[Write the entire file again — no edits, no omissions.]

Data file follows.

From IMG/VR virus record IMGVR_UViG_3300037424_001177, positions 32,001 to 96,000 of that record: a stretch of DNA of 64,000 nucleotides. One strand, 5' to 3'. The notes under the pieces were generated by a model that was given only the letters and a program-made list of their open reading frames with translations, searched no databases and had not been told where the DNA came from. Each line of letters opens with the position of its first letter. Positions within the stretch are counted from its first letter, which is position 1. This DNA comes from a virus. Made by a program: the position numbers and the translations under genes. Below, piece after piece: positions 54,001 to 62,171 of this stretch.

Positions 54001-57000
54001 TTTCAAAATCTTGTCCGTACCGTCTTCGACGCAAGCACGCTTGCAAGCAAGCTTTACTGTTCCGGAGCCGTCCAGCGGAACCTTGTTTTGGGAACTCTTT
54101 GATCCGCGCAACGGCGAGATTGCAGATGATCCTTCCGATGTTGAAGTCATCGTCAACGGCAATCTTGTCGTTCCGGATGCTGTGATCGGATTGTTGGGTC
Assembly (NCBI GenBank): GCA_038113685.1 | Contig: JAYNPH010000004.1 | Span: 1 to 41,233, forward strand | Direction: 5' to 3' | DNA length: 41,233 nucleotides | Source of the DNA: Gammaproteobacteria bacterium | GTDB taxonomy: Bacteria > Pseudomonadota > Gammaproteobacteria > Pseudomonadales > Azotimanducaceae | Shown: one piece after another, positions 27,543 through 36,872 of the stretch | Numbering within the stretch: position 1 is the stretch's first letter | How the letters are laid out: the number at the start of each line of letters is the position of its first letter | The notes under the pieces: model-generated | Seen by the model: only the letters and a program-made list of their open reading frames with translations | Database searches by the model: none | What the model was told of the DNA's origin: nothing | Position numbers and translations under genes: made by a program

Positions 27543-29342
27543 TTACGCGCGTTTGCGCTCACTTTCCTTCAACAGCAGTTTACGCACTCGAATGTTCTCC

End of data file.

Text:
From IMG/VR virus record IMGVR_UViG_3300037424_001177, positions 32,001 to 96,000 of that record: a stretch of DNA of 64,000 nucleotides. One strand, 5' to 3'. The notes under the pieces were generated by a model that was given only the letters and a program-made list of their open reading frames with translations, searched no databases and had not been told where the DNA came from. Each line of letters opens with the position of its first letter. Positions within the stretch are counted from its first letter, which is position 1. This DNA comes from a virus. Made by a program: the position numbers and the translations under genes. Below, piece after piece: positions 54,001 to 62,171 of this stretch.

Positions 54001-57000
54001 TTTCAAAATCTTGTCCGTACCGTCTTCGACGCAAGCACGCTTGCAAGCAAGCTTTACTGTTCCGGAGCCGTCCAGCGGAACCTTGTTTTGGGAACTCTTT
54101 GATCCGCGCAACGGCGAGATTGCAGATGATCCTTCCGATGTTGAAGTCATCGTCAACGGCAATCTTGTCGTTCCGGATGCTGTGATCGGATTGTTGGGTC
Assembly (NCBI GenBank): GCA_038113685.1 | Contig: JAYNPH010000004.1 | Span: 1 to 41,233, forward strand | Direction: 5' to 3' | DNA length: 41,233 nucleotides | Source of the DNA: Gammaproteobacteria bacterium | GTDB taxonomy: Bacteria > Pseudomonadota > Gammaproteobacteria > Pseudomonadales > Azotimanducaceae | Shown: one piece after another, positions 27,543 through 36,872 of the stretch | Numbering within the stretch: position 1 is the stretch's first letter | How the letters are laid out: the number at the start of each line of letters is the position of its first letter | The notes under the pieces: model-generated | Seen by the model: only the letters and a program-made list of their open reading frames with translations | Database searches by the model: none | What the model was told of the DNA's origin: nothing | Position numbers and translations under genes: made by a program

Positions 27543-29342
27543 TTACGCGCGTTTGCGCTCACTTTCCTTCAACAGCAGTTTACGCACTCGAATGTTCTCC